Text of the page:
Target recognition is a key military requirement and radar offers a long range, all-weather capability. However the only existing technique that can be considered mature is JEM (Jet Engine Modulation) identification and this suffers from limitations with respect to aspect angle and recognition range. This research aims to bring other techniques (range profiling and 2-D imaging) to a higher level of maturity, and particularly to understand the fundamental scattering characteristics of targets with the aim of making the techniques more robust.


Reliable long range, non-co-operative target identification is a key military need. Research in this field can benefit both current and future systems.


The provision of an aircraft target signature database using existing experimental radars
An assessment of the feasibility and benefits of feature-based ID techniques for moving targets
Study of novel techniques for target ID in SAR imagery, taking into account the complex (rather than simply amplitude) signature
Robustness of ID techniques to minor differences in target configuration and to counter-measures
Development of a quantitative measure of the confidence in an identity declaration, especially when using modelled databases


The work in this sub-theme is designed to answer specific questions which will quantify what radar can provide in the overall process of target identification. Radar has unique advantages- long range, all-weather operation, high precision range and Doppler measurement capability- but the operating wavelengths impose fundamental limits, especially on angular resolution. Use of other information (from other sensors, contextual, etc.) can greatly enhance the recognition capability. A ‘multi-functional’ capability of which radar will be a part offers the best prospect of meeting the operational need, the aim of this research is to determine what radar can contribute to the whole picture.

An important part of the work in this sub-theme is to gain a better understanding of scattering theories for high-resolution radar waveforms. The validity of theories, such as Rihaczek et al, which have challenged conventional assumptions need to be assessed so that their impact on current high-resolution radar waveform design and associated target classification techniques can be determined. Specific emphasis will be placed on the range resolution required to achieve a given classifier performance.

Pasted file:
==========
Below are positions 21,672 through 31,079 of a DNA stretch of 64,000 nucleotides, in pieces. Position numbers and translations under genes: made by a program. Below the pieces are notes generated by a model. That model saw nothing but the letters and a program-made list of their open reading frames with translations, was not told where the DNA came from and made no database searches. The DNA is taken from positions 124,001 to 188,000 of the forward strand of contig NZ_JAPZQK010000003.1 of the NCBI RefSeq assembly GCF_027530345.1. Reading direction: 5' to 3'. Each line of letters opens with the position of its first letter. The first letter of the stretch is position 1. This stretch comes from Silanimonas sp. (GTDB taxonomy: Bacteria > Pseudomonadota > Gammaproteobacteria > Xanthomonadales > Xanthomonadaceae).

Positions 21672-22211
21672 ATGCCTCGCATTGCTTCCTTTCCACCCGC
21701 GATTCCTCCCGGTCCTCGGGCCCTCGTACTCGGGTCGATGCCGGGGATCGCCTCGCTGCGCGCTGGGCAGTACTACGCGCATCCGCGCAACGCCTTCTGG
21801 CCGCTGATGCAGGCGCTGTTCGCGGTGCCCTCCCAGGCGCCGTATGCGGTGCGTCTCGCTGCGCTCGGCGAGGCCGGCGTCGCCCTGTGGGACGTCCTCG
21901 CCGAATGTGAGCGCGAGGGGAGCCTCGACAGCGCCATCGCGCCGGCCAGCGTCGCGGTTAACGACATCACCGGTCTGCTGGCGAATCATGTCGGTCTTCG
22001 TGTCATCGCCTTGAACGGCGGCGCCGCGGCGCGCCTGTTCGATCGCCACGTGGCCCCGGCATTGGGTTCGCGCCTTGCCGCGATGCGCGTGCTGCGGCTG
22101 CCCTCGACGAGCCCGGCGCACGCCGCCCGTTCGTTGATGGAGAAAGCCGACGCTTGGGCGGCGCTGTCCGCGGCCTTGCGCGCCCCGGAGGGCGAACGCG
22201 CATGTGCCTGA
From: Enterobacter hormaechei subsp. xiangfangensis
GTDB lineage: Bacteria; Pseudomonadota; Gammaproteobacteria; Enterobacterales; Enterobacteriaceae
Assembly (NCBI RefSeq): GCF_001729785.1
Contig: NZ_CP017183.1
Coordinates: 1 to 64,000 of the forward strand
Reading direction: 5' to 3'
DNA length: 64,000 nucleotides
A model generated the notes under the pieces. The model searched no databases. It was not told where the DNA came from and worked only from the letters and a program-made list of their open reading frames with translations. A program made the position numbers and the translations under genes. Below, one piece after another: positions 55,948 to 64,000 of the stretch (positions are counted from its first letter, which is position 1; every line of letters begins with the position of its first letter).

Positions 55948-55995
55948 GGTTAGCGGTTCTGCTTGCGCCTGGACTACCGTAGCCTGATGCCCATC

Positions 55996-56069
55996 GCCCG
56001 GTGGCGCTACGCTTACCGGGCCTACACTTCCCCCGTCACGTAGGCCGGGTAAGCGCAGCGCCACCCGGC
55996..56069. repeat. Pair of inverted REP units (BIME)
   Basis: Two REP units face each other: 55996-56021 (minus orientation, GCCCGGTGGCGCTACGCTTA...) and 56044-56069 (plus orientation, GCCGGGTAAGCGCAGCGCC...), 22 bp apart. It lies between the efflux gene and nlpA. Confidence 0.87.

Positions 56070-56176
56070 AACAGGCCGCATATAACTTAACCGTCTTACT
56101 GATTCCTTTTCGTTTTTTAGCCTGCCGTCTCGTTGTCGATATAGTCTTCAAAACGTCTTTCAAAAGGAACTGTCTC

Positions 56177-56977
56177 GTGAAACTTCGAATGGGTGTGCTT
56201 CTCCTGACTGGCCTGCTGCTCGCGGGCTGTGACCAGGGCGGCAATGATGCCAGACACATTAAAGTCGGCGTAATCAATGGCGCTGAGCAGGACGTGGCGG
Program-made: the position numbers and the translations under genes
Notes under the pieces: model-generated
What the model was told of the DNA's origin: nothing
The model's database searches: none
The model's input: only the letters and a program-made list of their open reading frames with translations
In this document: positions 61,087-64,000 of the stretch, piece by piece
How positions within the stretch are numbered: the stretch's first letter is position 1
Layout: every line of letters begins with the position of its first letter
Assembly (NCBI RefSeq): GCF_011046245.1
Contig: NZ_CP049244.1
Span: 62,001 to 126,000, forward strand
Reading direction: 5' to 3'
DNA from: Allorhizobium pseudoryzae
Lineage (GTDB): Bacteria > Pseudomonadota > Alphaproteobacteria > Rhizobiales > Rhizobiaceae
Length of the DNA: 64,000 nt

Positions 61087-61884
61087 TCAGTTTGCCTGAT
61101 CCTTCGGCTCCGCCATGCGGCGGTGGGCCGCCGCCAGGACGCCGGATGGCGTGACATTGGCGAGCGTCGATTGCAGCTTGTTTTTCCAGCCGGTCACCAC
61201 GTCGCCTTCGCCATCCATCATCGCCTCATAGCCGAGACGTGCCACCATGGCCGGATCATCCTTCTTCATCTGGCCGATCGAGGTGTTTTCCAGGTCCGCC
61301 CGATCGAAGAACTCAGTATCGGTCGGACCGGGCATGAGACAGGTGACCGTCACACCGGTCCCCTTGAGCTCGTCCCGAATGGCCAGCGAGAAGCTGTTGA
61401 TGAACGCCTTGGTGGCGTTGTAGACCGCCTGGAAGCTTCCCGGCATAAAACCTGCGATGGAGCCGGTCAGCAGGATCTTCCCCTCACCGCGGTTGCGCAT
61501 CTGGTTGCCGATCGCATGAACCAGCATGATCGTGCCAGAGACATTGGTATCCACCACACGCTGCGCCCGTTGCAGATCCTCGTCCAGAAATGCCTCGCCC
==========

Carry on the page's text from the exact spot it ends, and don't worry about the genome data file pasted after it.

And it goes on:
It is recognised that modelling alone will be insufficient to answer these questions, and that measurements of real targets are essential. An experimental facility with 0.6m resolution which can operate at I-band and F-band is available at BAE SYSTEMS Advanced Technology Centre and this will be used to support the work.

Existing identification techniques based on target templates are not robust. Based on the first stage of the research described above, the next stage will aim to find alternative approaches which are less critically dependent on knowledge of the precise details of the target, as well as knowledge of its position and orientation during the radar observation. An important additional aspect of this work is to derive a robust methodology for providing confidence measures for the identification process.

This research theme will also encompass the problem of target identification in SAR imagery. This problem, particularly critical to the requirements for rapid large area search, is aimed at finding targets of interest from a very large mass of data. Hitherto this has been considered as an image classification problem, but the complex radar signature contains much valuable information which is believed to be exploitable. Certainly, previous work on coherent change detection has shown the potential of this approach. This work will concentrate on complex image analysis as the basis of target detection and recognition.


This research builds on the very extensive background in radar NCTR in the UK and will be complementary to the Assisted (Automatic) Target Recognition work being carried out under the Improved Targeting TDP. The work will involve the principal researchers in this area (QinetiQ and BAE SYSTEMS ATC) and is backed up by the expertise of the DTC Consortium, particularly their knowledge of NCTR for MSTAR and Eurofighter. The work also has the advantage of access to an existing experimental facility which is crucial to achieving a robust, practical capability.

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